Oxford University Study: Pfizer/BioNTech COVID-19 vaccine protection dropped faster than AstraZeneca’s
A recent study conducted by the Oxford University and the Office for National Statistics in the U.K. found that the protection gained from Pfizer (NYSE:PFE)/BioNTech (NASDAQ:BNTX) COVID-19 vaccine dropped faster than that from AstraZeneca (NASDAQ:AZN).
- Released on Thursday as a pre-print, the study was the largest to evaluate and directly compare the real-world effectiveness of the vaccines. It did not involve the scientists who pioneered the development of Astra’s COVID-19 vaccine, named ChAdOx1.
- With the participation of over 350,000 individuals aged 18 years and older, the COVID-19 Infection Survey assessed the effectiveness of messenger-RNA vaccines from Pfizer (PFE)/BioNTech (BNTX) and Moderna (NASDAQ:MRNA) along with adenoviral vector-based vaccine from AstraZeneca (AZN).
- The study was conducted in the U.K. across two time periods: between December 01, 2020, and May 16, 2021, when the Alpha variant was dominant, and between May 17, 2021, and August 01, 2021, when the highly contagious Delta variant replaced Alpha as the dominant strain there.
- From May 17, Pfizer/BioNTech shot, named BNT162b2 had 93% effectiveness against the symptomatic disease within two weeks after the second dose, compared to 73% of Astra’s COVID-19 shot. However, beyond two weeks, its effectiveness dropped to 84% while that of AstraZeneca (AZN) held relatively steady at 71%.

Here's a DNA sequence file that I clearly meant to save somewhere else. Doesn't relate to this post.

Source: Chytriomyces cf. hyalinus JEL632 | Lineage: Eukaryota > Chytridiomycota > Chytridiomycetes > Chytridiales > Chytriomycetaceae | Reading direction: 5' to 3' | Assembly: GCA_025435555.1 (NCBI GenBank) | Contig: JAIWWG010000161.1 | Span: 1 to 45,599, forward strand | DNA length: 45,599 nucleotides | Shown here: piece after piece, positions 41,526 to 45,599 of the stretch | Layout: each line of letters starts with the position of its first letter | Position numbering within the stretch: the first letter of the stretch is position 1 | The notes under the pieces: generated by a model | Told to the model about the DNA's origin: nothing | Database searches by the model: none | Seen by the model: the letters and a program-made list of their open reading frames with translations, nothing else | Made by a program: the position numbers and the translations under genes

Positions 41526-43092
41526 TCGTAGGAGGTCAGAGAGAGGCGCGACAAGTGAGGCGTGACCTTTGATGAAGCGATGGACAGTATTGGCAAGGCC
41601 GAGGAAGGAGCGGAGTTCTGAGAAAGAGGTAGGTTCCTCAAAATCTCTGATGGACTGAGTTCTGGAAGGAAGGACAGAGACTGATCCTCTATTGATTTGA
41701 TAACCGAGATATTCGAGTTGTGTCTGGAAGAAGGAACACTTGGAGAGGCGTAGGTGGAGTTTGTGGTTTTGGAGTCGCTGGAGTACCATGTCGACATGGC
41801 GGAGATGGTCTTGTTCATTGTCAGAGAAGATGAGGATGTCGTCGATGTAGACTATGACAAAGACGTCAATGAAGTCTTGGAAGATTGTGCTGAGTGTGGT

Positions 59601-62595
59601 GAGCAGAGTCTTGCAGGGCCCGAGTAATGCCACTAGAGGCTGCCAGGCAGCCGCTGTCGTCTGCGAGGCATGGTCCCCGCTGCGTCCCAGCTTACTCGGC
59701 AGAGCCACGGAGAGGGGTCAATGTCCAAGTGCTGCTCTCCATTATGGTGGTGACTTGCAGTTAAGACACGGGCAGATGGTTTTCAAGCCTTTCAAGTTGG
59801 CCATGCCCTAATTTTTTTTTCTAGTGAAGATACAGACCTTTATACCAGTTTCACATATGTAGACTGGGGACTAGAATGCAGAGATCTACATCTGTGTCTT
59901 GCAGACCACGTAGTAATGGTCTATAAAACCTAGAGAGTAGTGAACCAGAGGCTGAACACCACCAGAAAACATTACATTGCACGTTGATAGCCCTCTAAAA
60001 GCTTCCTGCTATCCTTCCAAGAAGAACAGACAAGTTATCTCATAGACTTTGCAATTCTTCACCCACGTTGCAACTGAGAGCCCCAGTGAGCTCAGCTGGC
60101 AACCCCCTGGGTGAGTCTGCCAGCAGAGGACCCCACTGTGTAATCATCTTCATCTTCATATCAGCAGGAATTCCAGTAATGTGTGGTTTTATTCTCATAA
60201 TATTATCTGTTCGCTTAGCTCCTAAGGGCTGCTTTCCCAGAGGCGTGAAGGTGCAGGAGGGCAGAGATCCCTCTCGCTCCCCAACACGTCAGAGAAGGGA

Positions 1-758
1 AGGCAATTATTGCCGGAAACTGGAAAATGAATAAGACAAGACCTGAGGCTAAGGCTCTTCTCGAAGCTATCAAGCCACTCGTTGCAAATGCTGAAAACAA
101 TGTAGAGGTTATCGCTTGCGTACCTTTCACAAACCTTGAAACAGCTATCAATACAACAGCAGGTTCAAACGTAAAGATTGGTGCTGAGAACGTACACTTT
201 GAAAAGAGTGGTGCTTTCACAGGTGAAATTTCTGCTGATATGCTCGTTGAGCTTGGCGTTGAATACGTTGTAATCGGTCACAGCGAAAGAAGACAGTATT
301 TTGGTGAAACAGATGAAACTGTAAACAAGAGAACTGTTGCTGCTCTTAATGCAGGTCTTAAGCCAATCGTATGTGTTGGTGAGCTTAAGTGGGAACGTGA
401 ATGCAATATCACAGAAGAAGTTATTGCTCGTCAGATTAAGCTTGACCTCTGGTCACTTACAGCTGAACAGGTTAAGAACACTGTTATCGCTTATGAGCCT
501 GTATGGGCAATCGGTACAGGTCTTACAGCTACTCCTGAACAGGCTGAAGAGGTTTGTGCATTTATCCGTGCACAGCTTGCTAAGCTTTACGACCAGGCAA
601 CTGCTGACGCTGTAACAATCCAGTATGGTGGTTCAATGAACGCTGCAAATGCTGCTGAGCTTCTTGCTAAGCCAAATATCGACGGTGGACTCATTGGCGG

- “The dynamics of immunity following second doses differed significantly between BNT162b2 and ChAdOx1, with greater initial effectiveness against new PCR-positives but faster declines in protection against high viral burden and symptomatic infection with BNT162b2,” the authors of the study wrote.
- Results also indicate that the effectiveness of the two vaccines would be similar after four-five months, however, the long-term effects need to be further studied, the researchers added.
- They also found that a single dose of Moderna’s COVID-19 vaccine had a similar or greater level of efficacy compared to a single dose from Pfizer/BioNTech or AstraZeneca vaccines. The study did not include the results following Moderna’s second shot.
- Tomas Hanke, professor of vaccine immunology at Oxford’s Jenner Institute, suggested that the lasting efficacy of the AstraZeneca vaccine could be due to its delivery of spike proteins which could last for a longer time, that can generate a stronger immune response.
- “When you deliver RNA, like the Pfizer vaccine, you deliver a finite number of mRNA molecules which are eventually cleared from the system,” Financial Times quoted Hanke as saying.
- The messenger-RNA vaccine platform uses lipid nanoparticles to deliver mRNA molecules that can then encode COVID-19 spike proteins in human cells to induce immunity without the actual infection.
- “But when you deliver the adenovirus, as AstraZeneca does, you deliver a template which then keeps producing these mRNAs that then produce the spike protein, so there’s no ceiling,” Hanke added.
- Both COVID-19 vaccines from AstraZeneca and Johnson & Johnson & Johnson are based on viral vectors, unlike the breakthrough mRNA technology used in Pfizer/BioNTech and Moderna shots.
- Previously, data from Israel indicated that with the prevalence of Delta variant, the effectiveness of Pfizer/BioNTech COVID-19 vaccine gradually declined, approaching 36% in preventing infections by mid-July.
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